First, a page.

That’s a simple nostrum. But I’m old and experienced enough for me to attest to its truth.

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Years ago as a new hire at Florida’s then-largest bank, I was brought into a lending vacancy in the corporate banking platform. My predecessor had been promoted to an affiliate bank job upstate, so I came in and assumed much of his established book of business.

Not very long after that, one of my experienced colleagues resigned to take a job with one of his customers. Suddenly, I was responsible for my predecessor’s accounts and had a lot more added to my workload as the other man’s accounts were reassigned for handling.

It’s hard to administer a portfolio of perhaps a hundred borrowing relationships and not know any of the customers. My first priority was to get to know as many as I could as quickly as I could.

I was out of the bank a lot. My customers were pleased to have someone from “downtown” call on them at their places of business and I learned that many of them had not had a banker call in their place of business in several years. That’s hard to believe but it was true.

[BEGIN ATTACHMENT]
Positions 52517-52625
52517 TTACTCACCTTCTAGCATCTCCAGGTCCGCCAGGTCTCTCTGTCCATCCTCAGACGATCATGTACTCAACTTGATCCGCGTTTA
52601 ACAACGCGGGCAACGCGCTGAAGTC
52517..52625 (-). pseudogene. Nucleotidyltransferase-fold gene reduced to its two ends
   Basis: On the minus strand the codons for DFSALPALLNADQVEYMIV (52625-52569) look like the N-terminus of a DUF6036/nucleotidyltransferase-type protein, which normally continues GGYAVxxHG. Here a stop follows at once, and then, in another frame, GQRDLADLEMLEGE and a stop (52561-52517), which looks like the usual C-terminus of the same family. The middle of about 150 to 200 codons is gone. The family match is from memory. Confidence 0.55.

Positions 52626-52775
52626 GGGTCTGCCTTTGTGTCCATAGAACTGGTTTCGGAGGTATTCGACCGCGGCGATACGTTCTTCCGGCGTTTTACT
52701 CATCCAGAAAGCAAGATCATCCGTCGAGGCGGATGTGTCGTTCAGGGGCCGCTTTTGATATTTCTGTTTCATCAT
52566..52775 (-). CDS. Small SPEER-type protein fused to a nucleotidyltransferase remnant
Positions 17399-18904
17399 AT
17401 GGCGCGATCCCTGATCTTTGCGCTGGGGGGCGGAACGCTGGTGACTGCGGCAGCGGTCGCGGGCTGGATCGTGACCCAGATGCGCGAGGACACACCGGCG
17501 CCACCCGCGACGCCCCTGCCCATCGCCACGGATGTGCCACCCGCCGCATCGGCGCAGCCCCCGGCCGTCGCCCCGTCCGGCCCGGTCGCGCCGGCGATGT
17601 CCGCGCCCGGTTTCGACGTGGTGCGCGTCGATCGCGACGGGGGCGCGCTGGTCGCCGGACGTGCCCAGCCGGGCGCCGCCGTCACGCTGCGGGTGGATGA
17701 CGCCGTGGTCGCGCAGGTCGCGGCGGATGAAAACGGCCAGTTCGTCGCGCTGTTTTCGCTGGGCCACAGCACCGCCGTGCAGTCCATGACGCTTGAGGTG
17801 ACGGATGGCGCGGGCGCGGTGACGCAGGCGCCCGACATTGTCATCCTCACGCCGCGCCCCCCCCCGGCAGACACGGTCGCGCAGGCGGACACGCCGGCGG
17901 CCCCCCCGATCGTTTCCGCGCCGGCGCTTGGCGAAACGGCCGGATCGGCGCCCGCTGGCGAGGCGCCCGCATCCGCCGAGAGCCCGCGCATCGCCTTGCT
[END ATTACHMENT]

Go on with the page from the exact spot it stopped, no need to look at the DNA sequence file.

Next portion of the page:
Where my customers were active borrowers, I was often treated like a visiting potentate. Not only did I get to know the owners, I had a chance to meet the real “bosses,” who were often a spouse who ran the office or the bookkeeper who rode herd over the company’s books.

People plus people equals success

It was an epiphany at a relatively young age that I had to meet the customer on his turf to be truly successful and earn his enduring respect.

My efforts were well rewarded as customers began to introduce me to their friends, many of whom became my prospects and ultimately my customers. Customers began to return pieces of their relationships that had been poached by competitors, probably because my predecessors had not been attentive to the calling side of the business.